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Coronavirus

Boone County Jail, MU hospitals boosting disinfectant steps amid virus outbreak

COLUMBIA, Mo. (KMIZ)

Among its many safety procedures to slow the spread of COVID-19, the Boone County Jail launched a new step Tuesday aimed at killing off traces of the virus that may be lingering on visitors' clothes.

All staff and inmates who enter the facility are required to pass through a small disinfectant tent which sprays the entrant with a mist of 3% hydrogen peroxide solution.

Today a disinfectant tent was installed in the Sally Port at the Boone County Jail. The disinfectant tent, which was...

Posted by Boone County Sheriff's Department - MO on Tuesday, April 7, 2020

On Friday, similar tents were installed at University of Missouri Hospital and Women’s and Children Hospital in Columbia.

"The purpose of the tents at MU Health Care is to disinfect stretchers and medical equipment, not to mist visitors or patients," hospital spokesperson Eric Maze said.

We are happy to announce that the University of Missouri Hospital is using the same disinfectant station and process...

Posted by Boone County Sheriff's Department - MO on Friday, April 10, 2020

Sgt. Brian Leer with the Boone County Sheriff's Department said the tent is the latest in a long list of safety protocols and changes that have been made in response to the pandemic.

Starting in March, access to the jail facility was limited to essential jail personnel only. Family visitations were suspended in order to limit inmate exposure to the virus.

Staff members are also taking the temperature of everyone who enters the building, screening them for symptoms and exposure to COVID-19.

Inmates are also spaced out within the jail and their movement, recreation and meal times are staggered to avoid congregation of larger groups.

Leer said the construction and layout of the jail allow staff the ability to isolate and quarantine inmates in the event of an infection or suspected infection.

"The safety and well-being of our staff and the inmates is a top priority," Leer said. "Something like this causes a lot of anxiety inside and outside of the jail."

The Boone County Jail houses around 200 inmates.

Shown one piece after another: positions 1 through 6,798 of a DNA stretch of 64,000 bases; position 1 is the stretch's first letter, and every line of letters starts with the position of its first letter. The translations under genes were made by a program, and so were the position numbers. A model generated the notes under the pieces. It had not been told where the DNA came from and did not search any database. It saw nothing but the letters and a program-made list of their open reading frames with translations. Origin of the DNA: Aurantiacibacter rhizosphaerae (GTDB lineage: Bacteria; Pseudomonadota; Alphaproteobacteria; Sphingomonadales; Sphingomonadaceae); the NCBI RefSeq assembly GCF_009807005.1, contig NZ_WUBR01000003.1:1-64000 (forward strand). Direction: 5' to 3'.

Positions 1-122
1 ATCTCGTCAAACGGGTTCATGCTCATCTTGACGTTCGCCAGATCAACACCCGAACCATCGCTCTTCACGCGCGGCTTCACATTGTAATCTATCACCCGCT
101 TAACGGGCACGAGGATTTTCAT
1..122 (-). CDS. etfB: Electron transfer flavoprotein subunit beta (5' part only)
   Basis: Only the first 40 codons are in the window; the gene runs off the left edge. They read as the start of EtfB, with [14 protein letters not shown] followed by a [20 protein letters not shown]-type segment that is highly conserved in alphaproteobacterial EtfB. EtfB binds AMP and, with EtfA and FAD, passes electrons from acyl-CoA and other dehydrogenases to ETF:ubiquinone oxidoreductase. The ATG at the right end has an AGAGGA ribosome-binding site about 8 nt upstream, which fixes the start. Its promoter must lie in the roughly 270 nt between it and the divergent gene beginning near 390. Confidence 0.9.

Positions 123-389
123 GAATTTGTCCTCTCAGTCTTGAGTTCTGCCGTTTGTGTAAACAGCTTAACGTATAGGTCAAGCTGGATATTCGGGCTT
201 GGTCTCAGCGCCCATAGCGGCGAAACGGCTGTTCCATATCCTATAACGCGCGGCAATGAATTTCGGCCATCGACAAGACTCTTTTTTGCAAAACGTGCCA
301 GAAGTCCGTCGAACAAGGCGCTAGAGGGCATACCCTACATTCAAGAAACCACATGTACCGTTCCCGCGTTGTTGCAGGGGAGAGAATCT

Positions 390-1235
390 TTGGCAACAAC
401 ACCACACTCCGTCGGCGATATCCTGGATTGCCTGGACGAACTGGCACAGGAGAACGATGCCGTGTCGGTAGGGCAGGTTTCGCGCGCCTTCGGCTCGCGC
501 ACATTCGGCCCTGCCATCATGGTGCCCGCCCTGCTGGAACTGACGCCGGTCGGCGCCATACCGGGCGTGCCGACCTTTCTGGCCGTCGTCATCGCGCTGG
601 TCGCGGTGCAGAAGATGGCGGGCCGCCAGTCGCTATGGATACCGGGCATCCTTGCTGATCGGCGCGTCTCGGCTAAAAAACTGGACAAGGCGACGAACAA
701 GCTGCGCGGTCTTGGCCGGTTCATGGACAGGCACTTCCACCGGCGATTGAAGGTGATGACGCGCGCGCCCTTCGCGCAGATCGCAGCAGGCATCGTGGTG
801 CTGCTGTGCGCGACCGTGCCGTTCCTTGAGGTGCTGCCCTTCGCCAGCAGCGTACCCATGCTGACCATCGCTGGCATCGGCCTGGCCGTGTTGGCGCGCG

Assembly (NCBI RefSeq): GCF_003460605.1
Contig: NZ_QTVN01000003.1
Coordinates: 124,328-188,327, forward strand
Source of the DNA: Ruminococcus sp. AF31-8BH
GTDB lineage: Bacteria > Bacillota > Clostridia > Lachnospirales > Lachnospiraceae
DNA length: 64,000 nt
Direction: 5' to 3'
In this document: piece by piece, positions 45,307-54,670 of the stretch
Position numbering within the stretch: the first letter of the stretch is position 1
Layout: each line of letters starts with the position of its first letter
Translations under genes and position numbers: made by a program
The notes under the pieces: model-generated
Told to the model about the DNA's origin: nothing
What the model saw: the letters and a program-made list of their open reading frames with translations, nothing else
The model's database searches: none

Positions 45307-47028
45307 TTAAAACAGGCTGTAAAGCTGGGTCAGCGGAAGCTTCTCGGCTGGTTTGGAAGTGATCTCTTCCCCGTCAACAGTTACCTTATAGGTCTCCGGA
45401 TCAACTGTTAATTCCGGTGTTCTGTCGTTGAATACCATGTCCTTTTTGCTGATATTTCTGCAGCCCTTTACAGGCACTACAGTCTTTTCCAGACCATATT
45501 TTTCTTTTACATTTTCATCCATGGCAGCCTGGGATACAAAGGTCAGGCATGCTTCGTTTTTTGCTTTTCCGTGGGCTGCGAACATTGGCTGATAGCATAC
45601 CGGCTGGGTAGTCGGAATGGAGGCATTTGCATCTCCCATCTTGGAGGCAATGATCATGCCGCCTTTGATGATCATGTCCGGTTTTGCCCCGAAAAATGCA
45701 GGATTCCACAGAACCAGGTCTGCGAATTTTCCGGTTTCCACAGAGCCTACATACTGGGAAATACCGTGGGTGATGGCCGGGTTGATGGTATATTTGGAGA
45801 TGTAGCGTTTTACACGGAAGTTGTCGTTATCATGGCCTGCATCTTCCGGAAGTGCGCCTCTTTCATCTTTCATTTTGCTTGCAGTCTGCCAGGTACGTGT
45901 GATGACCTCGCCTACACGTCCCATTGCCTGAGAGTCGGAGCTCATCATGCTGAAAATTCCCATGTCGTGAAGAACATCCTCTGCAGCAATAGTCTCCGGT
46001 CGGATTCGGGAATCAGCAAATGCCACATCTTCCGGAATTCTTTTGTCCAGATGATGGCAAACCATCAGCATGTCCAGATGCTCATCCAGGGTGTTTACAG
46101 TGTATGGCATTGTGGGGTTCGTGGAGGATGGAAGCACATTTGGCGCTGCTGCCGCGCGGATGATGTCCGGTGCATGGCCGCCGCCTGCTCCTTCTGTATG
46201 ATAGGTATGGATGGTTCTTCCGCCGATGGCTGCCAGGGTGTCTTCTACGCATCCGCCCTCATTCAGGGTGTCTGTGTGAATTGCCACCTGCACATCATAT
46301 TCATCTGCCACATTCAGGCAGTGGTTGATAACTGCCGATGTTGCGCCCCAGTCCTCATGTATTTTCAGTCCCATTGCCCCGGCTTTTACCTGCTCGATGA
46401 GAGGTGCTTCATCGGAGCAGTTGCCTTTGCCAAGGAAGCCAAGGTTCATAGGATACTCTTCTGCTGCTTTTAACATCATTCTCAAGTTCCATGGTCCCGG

Cole County Sheriff John Wheeler said his jail staff is subjecting all entrants to a screening before entering, including questions about any possible exposure to COVID-19.

"As law enforcement, we're used to dealing with infectious disease," Wheeler said. "It's part of the existing procedure."

Special measures are also being taken in Missouri Department of Corrections facilities.

"We’re screening all offenders who come into our reception and diagnostic centers, isolating offenders who have symptoms of COVID-19, the flu or other communicable diseases, and then testing offenders who have COVID-19 symptoms, in accordance with Centers for Disease Control & Prevention guidelines," DOC spokeswoman Karen Pojmann said.

Regular transfers of inmates between facilities are suspended at all state prisons.

"We are also taking the temperatures of all staff, vendors and anyone else attempting to enter a facility," Pojmann said. "We’ve implemented a strict cleaning and sanitation schedule as well and have put a point person in charge of making sure everyone adheres to the schedule and guidelines and supplies are readily available."

Boone / Cole / Crime / Education / Health / News / Top Stories / University of Missouri
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Joe McLean

Joe reports stories all across mid-Missouri, including our WasteBusters series of reports, and co-anchors ABC 17 News at 9 a.m. with Zara Barker.

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